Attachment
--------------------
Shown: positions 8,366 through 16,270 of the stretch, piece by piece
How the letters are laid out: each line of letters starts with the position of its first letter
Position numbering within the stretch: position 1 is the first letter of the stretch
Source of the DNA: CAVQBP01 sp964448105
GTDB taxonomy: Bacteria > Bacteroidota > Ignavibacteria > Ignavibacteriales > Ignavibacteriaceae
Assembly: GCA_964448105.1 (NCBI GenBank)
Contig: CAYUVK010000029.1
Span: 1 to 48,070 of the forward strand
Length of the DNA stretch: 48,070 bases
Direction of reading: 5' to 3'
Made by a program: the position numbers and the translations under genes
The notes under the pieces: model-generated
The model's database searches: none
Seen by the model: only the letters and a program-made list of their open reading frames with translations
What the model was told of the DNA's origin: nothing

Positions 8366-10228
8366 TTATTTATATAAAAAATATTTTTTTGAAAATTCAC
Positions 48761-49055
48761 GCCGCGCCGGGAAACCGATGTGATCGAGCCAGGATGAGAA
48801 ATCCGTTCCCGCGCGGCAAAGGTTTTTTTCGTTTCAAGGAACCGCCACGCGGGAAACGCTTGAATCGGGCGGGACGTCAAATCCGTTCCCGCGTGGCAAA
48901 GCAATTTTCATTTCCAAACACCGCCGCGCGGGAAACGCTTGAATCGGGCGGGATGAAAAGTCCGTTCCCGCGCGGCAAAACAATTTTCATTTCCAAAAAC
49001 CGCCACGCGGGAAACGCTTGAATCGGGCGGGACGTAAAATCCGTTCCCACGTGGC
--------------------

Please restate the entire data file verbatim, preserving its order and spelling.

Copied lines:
Shown: positions 8,366 through 16,270 of the stretch, piece by piece
How the letters are laid out: each line of letters starts with the position of its first letter
Position numbering within the stretch: position 1 is the first letter of the stretch
Source of the DNA: CAVQBP01 sp964448105
GTDB taxonomy: Bacteria > Bacteroidota > Ignavibacteria > Ignavibacteriales > Ignavibacteriaceae
Assembly: GCA_964448105.1 (NCBI GenBank)
Contig: CAYUVK010000029.1
Span: 1 to 48,070 of the forward strand
Length of the DNA stretch: 48,070 bases
Direction of reading: 5' to 3'
Made by a program: the position numbers and the translations under genes
The notes under the pieces: model-generated
The model's database searches: none
Seen by the model: only the letters and a program-made list of their open reading frames with translations
What the model was told of the DNA's origin: nothing

Positions 8366-10228
8366 TTATTTATATAAAAAATATTTTTTTGAAAATTCAC
Positions 48761-49055
48761 GCCGCGCCGGGAAACCGATGTGATCGAGCCAGGATGAGAA
48801 ATCCGTTCCCGCGCGGCAAAGGTTTTTTTCGTTTCAAGGAACCGCCACGCGGGAAACGCTTGAATCGGGCGGGACGTCAAATCCGTTCCCGCGTGGCAAA
48901 GCAATTTTCATTTCCAAACACCGCCGCGCGGGAAACGCTTGAATCGGGCGGGATGAAAAGTCCGTTCCCGCGCGGCAAAACAATTTTCATTTCCAAAAAC
49001 CGCCACGCGGGAAACGCTTGAATCGGGCGGGACGTAAAATCCGTTCCCACGTGGC